The chapter on the rapier in Joachim Meyer’s The Art of Combat lists parrying technique after parrying technique without ever clearly articulating the basic principles which underlie them. At best (or worse) he says “we’ve already covered this in the section on the longsword so I won’t explain it here.” This post reduces the multitude of parrying techniques he describes to their basic principles in order to discover the secrets of his art.
Combat, he says, is based on two elements: the cuts used to overcome an opponent and the parries used to bear off the opponent’s attacks. (1.15v). All cut techniques are also parry techniques (1.15v) emphasising the counter-cut as the chief defense. Meyer also discusses single- and double-time parries in that they are designed to either:
- Catch and bear off an opponent’s attack giving you time to make a counter-attack (2.17r). In the dusack and rapier chapters, he suggests the best response is to bring your point on-line after parrying and thrust.
- Happen at the same time as your attack (2.17r2). This includes the idea of the longsword master cuts which injure and protect at the same time.
All parries with a single-handed weapon are derived from either the High Cut (the vertical downwards strike) or from the Low Cut (the upwards diagonal strike) (2.16v). This is a slight change from the longsword in which the High Cut takes away all over cuts but itself, the diagonal or middle cut takes away the High Cut and a Low Cut “with stepping out” suppresses the High Cut as well (1.16r).
How does this apply to the rapier? Meyer calls out eight specific techniques for rapier parries and possibly hints that double-time responses are to be preferred to single-time responses. These techniques can be reduced to four basic principles.
Aggressively cut into the opponent’s weapon, generally done as a vertical or downward diagonal cut (high cut or wrath/defence cut). This has the effect of not only knocking his or her blade off-line but of bringing your point on-line directed at the opponent’s head or torso. Your second-intention action is simply thrusting into Longpoint to hit your opponent and withdrawing back into a safe guard position. An alternative response, instead of the thrust, is a false edge cut.
Cf: Slicing Off (2.68r2), Suppressing (2.68r3).
Hanging Parry/Cut Response
With the hilt up and blade pointing downwards, sweeping the opponent’s blade away across your body. You end up in a position known in other swordplay schools as Hanging Guard. From here, you can quickly roll your wrist, elbow or shoulder to quickly cut make a vertical or downwards diagonal cut at your opponent (ie: high cut, wrath cut, reversed cut). Withdraw into guard.
Cf: Hanging (2.69), Außschlagen (2.70r2-3).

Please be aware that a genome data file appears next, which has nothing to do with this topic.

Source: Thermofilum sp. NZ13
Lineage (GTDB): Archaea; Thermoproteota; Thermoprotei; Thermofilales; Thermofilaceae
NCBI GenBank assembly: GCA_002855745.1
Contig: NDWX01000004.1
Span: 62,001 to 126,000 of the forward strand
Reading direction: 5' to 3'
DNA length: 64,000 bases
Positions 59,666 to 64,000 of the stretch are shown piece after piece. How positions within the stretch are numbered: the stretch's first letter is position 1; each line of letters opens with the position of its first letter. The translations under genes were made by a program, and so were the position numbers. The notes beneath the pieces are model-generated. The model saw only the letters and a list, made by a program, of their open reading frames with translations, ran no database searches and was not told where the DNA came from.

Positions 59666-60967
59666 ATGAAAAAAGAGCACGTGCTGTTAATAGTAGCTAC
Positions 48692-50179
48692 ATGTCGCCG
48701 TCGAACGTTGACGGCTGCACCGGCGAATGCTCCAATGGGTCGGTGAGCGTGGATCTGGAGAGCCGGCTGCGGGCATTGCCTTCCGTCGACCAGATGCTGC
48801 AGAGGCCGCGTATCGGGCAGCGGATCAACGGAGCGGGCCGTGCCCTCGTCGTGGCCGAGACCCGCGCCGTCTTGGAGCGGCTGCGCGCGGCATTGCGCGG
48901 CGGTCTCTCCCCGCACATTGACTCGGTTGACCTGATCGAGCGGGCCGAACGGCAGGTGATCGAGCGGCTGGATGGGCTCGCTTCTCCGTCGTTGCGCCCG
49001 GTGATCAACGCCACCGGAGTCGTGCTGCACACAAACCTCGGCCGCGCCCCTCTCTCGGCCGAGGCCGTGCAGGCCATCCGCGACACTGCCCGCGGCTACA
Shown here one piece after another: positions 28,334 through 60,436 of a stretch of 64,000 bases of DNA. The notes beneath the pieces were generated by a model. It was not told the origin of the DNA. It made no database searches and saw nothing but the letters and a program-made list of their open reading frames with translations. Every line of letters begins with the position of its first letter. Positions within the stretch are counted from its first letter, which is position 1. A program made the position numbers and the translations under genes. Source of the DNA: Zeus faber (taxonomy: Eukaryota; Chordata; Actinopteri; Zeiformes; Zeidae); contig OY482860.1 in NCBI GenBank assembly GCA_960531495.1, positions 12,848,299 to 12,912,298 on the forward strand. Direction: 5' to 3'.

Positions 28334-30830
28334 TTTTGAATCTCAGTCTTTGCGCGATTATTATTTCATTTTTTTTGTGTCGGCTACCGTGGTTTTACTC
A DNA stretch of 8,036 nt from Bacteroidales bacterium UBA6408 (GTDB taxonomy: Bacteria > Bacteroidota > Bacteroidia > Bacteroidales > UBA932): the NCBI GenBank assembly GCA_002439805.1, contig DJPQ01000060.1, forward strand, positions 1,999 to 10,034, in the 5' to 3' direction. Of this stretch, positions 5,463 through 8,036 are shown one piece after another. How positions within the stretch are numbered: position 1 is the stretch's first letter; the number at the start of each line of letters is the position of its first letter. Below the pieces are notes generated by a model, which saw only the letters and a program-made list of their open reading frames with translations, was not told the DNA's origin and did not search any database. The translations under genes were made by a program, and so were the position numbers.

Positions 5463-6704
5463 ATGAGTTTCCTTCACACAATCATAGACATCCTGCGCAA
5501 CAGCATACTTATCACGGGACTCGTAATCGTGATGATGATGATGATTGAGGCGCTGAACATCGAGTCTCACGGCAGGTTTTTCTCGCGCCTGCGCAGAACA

This is in many ways the default parrying action: interposing your weapon along the opponent’s line of attack to stop a cutting attack or, using either the false or true edge of the sweeping away a thrust attack. This can be performed with either the blade pointing upwards or pointing downwards.
If performed with the blade pointing upwards, once you have stopped his or her attack, you have the option of either making a cut (generally a horizontal or middle cut) against your opponent or dropping your point on-line and making a thrusting attack.
Cf: Barring (2.70r1), Außnemen (2.70v1), Going Through (2.68v1) and possibly Setting Off (2.68r1) if performed in double-time.
The quickest response to any action by your opponent is a straight thrust. The difficulty is finding a way of protecting yourself against whatever action the opponent was performing. This is done in two ways. First, always ensure that the long edge of your blade is turned towards his or her weapon. This has the effect of interposing steel along the line of your opponent’s attack. Given the angles of the blades, it does not guarantee safety as you will often form what George Silver called a “narrow cross.” You protection is enhanced by the second way, stepping out, which changes the blade angulation to something more like Silver’s “true cross” and removes you from the target area.
Cf: Setting Off (2.68r1) performed in single time and possible Going Through (2.68v1) if this action is read as a cavazzione or disengagement.
Update (10 Sept 2011): I may have to re-think some of this, especially the Quick Counterthrust paragraph. After learning a little about Spanish Destreza, Meyer’s Setting off (2.68r1), Slicing Off (2.68r2) and even the Suppressing Cut (2.68r3) look just like the Destreza atajo. Hmmm. More to come soon.